The Abu Dhabi Grand Prix dropped below 4 million viewers to its lowest rating yet, overnight ratings reveal. This really should not be a surprise given the title race is over. What may be surprising, however, is that it appears that Sky Sports F1’s exclusive coverage actually did worse than the shared coverage for last year’s race. At this stage that is not 100 percent confirmed, and will only become confirmed in the official ratings next week.
BBC One’s highlights coverage averaged 3.367 million viewers, a 19 percent viewer share according to ITV Media. Qualifying highlights on the Saturday averaged 2.97 million viewers, a really good number for Qualifying, but again not surprisingly below what Pointless has been doing in the same slot on Saturday’s recently.
Last year, Sky Sports F1’s programme officially averaged 541,000, which is about 730,000 for 12:10 to 15:15. Yesterday failed to make ITV Media’s multi-channel top 10 which meant ‘it’ averaged under 607,000 viewers. What ‘it’ is, I don’t know. Is it the full programme average or is it the 12:00 to 15:15 average in Sky money? Either way, even with the title race over, this is fairly concerning – last year coverage was also live on BBC One, this year it was exclusively live on Sky. The problem for Sky though is that no casual viewers at all that would normally watch a race would be drawn at all towards their channel when a title race is over, they would have no reason to and are therefore unlikely to tune in. In that respect, terrestrial television and the BBC definitely has more of an advantage.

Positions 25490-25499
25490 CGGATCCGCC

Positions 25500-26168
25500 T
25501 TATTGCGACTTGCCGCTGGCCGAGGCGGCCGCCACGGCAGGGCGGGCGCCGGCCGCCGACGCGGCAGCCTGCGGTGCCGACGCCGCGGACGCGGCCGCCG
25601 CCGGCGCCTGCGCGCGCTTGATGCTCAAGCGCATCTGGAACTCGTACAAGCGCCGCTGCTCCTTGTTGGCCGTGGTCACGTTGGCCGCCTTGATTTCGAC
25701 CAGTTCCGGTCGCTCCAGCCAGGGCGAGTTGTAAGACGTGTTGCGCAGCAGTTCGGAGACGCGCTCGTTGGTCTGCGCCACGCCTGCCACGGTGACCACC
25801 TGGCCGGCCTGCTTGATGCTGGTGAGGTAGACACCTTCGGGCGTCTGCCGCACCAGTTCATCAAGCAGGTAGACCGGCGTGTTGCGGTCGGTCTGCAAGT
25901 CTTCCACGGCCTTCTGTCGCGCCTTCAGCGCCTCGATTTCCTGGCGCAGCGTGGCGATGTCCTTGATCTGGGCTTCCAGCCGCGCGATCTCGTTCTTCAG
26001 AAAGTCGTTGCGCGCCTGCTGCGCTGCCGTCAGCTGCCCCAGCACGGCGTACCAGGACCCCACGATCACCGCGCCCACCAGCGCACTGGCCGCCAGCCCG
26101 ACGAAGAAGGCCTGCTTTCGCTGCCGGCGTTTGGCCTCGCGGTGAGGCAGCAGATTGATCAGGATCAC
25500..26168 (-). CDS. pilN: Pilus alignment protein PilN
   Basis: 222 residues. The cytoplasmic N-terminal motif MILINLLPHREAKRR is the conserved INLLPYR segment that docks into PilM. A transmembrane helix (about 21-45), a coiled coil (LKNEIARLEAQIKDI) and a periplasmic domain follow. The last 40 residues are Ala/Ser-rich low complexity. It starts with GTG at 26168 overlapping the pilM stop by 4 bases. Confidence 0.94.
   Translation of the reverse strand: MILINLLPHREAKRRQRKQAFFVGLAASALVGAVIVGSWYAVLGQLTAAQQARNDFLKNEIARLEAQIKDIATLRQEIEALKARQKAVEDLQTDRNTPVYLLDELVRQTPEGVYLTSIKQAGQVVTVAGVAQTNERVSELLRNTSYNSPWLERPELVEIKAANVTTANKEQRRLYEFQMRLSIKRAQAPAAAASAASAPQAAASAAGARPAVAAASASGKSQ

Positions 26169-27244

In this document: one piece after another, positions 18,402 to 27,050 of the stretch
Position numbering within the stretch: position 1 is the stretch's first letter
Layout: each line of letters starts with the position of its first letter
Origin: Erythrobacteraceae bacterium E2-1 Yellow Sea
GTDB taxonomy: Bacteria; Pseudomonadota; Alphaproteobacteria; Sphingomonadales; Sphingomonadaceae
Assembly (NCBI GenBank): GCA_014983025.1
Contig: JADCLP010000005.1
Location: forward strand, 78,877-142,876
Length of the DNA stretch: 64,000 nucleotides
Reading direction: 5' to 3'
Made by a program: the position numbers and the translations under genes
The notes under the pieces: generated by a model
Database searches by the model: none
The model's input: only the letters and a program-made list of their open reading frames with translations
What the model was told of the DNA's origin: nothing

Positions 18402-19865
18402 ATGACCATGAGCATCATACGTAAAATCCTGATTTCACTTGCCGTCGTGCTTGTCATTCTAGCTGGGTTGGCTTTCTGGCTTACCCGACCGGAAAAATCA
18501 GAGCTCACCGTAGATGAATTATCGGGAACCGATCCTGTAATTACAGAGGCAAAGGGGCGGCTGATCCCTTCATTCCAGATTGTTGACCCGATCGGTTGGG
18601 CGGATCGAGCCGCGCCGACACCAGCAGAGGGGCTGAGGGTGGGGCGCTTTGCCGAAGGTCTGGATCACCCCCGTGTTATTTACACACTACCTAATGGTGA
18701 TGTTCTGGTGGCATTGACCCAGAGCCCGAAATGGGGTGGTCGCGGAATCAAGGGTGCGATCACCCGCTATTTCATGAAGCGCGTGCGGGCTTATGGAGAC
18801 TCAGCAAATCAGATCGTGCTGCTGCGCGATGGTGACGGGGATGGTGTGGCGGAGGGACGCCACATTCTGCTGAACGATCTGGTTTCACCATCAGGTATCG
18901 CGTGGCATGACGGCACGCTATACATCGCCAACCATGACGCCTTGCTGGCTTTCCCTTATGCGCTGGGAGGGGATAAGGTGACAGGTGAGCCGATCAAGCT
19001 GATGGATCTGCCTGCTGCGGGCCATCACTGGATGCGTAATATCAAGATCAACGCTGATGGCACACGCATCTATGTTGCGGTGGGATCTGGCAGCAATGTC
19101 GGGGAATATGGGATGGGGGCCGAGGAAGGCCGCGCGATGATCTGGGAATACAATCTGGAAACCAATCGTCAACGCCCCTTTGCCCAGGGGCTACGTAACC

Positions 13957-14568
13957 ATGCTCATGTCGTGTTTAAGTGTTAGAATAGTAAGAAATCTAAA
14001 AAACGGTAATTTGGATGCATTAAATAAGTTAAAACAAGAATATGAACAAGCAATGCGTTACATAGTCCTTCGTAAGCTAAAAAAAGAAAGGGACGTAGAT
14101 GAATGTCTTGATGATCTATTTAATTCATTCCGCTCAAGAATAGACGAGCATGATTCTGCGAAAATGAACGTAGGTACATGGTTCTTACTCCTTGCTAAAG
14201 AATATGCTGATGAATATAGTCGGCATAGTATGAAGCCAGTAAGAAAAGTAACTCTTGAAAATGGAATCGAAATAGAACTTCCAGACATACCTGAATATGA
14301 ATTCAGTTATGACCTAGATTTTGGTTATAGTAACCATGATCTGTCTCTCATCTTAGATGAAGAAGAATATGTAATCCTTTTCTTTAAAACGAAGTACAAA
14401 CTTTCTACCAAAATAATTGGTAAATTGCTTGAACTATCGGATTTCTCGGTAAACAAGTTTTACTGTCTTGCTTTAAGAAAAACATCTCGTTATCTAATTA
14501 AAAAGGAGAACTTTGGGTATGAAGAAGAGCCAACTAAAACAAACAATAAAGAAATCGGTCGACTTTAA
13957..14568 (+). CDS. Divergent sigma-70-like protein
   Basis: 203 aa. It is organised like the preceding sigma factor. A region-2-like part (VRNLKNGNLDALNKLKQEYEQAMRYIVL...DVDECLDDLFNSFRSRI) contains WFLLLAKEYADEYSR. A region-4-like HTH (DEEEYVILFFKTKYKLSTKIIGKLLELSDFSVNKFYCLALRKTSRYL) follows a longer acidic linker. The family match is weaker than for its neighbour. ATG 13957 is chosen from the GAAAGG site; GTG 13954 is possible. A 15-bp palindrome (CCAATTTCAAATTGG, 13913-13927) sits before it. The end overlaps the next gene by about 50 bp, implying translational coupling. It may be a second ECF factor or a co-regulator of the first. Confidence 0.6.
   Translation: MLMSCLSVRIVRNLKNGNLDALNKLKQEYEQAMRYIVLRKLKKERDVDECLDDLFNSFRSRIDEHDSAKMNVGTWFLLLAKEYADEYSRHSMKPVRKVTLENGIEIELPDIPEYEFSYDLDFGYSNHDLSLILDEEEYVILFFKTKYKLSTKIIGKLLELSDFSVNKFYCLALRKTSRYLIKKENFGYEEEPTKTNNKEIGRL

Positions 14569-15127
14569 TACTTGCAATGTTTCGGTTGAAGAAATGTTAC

Abu Dhabi Grand Prix – Official Ratings
2009 – 4.88 million
2010 – 5.85 million
2011 – 4.69 million
2012 – 4.49 million / 4.68 million (using ‘35 percent theory‘)
– overnight figures were 4.40 million / 4.55 million
2013 – 3.82 million / 3.99 million (overnight rating)
– rough estimate and subject to revision
I’m not looking forward to USA’s rating, frankly. Another dead rubber race, which I cannot see doing well. It could well be a fairly embarrassing number. The side effect of that means that the season average is continuing to drop. It is not often the first half of the season is competitive and the second half of the year is domination all over. A tale of two halves, and the end number may not be pretty.
The 2012 Abu Dhabi Grand Prix ratings report can be found here.